The Dark Side of Being Competitive

The Dark Side of Being Competitive

November 23, 2018

America loves winners.

We love people who say, “Winning isn’t everything, it’s the only thing.”

We love conquerors. We mock losers.

But we don’t think about what happens when the contest is over. What happens then?

There’s a big difference between being “competitive” and being a “competitor.”

Being competitive is an all-the-time thing. Being competitive means we’re trying to win the games and trying to win the things that aren’t the games.

When you’re competitive, winning is the only thing.

By living that life all the time, there are certain benefits. For one, you probably win a lot.

But there are also dark consequences.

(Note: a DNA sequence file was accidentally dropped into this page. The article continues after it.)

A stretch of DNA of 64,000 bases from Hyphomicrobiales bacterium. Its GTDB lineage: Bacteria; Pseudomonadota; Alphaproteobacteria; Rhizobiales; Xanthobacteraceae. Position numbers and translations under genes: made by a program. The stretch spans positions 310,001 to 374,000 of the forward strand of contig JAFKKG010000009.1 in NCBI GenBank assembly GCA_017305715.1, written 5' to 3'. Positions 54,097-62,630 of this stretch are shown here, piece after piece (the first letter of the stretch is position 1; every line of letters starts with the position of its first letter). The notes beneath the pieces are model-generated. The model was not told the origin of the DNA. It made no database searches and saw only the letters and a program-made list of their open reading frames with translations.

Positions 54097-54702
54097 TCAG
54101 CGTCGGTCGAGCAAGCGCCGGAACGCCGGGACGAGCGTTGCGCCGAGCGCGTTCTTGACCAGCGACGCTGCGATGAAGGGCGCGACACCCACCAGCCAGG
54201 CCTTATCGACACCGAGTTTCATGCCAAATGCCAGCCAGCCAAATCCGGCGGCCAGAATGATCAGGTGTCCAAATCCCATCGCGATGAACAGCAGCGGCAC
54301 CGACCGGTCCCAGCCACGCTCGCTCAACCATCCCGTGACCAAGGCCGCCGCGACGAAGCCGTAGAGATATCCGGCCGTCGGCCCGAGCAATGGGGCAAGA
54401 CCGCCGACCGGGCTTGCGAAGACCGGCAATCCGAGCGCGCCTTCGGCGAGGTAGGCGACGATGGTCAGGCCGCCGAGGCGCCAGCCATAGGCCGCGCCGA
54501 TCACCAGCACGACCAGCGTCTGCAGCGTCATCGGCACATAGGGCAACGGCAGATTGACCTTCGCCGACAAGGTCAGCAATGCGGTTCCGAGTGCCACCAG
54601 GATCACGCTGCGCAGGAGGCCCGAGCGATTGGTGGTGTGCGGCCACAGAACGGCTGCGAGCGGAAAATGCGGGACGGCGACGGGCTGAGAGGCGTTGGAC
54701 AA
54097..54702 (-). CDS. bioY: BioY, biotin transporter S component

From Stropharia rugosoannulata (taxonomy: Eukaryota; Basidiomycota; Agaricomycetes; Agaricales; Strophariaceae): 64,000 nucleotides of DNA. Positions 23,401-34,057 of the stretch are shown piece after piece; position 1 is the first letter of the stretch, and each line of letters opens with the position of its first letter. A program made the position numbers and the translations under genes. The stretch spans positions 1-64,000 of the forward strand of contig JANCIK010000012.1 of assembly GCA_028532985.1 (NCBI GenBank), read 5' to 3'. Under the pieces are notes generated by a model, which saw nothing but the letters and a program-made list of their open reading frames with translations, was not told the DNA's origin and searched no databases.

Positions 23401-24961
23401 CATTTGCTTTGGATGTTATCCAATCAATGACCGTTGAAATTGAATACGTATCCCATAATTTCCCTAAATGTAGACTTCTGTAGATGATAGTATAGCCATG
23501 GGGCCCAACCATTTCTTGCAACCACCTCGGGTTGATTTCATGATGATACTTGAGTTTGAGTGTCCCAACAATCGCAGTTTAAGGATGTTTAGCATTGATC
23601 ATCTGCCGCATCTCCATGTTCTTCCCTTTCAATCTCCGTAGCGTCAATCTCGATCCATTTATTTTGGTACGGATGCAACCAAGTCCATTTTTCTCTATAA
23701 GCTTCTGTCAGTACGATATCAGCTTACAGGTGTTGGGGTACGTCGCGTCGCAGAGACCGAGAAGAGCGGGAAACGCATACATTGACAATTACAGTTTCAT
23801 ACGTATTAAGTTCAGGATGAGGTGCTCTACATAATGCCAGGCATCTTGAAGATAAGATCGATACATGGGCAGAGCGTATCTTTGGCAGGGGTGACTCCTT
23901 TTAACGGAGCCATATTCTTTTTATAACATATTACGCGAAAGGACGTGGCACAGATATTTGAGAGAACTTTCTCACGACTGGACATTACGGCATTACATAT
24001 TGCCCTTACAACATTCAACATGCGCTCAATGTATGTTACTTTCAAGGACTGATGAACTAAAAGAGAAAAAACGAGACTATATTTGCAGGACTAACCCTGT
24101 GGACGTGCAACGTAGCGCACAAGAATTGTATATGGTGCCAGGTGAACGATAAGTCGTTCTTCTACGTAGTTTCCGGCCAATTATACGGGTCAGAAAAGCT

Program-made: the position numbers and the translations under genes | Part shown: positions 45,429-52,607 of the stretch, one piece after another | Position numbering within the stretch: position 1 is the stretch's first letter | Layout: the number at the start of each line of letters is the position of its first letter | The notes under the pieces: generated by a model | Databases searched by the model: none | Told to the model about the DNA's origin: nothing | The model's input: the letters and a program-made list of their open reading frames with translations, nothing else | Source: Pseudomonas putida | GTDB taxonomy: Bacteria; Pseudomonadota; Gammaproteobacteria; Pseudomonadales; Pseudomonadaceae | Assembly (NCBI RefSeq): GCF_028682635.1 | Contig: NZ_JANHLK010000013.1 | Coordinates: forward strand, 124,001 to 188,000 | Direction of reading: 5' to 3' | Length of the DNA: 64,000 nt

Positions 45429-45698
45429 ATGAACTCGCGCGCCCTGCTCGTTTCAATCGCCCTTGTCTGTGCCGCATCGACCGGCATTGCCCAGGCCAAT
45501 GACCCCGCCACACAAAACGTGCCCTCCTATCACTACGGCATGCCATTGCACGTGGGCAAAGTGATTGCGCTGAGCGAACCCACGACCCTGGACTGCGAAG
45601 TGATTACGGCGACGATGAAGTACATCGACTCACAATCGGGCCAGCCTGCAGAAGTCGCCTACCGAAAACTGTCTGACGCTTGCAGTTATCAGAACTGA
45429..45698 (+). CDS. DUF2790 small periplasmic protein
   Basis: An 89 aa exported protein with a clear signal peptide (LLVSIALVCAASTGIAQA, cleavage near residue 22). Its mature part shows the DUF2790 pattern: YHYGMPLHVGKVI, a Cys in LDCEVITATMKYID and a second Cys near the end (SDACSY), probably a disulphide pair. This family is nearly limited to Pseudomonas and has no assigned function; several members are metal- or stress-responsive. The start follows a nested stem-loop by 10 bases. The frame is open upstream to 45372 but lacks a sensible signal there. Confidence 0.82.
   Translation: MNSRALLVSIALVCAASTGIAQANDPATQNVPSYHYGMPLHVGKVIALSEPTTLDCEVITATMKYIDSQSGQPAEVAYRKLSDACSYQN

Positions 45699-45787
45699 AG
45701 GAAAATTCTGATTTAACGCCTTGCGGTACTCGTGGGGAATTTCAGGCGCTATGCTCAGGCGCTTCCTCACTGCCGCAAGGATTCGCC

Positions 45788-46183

If you’re competitive, you’re not satisfied with being one of the best in the world, you need to be THE best.

How you get there doesn’t matter–as long as you get there.

If you ain’t cheatin’, you ain’t tryin’. 

When it’s over, though, a debt comes due.

You have to pay for the people you squashed, the rules you bulldozed.

Competitive people might have some trophies. But they also have this. And this.

And awkward, petty speeches like this.

Was a trophy worth it?

A competitor, however, doesn’t deal with that dark side.

A competitor tries to win, sure, but then it’s over.

When the game is over, it’s time to be humble.

It’s not necessary to win any more.

A competitor wins trophies but also wins respect.

No mania. No rule breaking. No dark side.

Winning isn’t everything.

It’s also not the only thing.

Be competitive at your own risk.


My book is called The Inevitability of Becoming Rich, and you can find that here.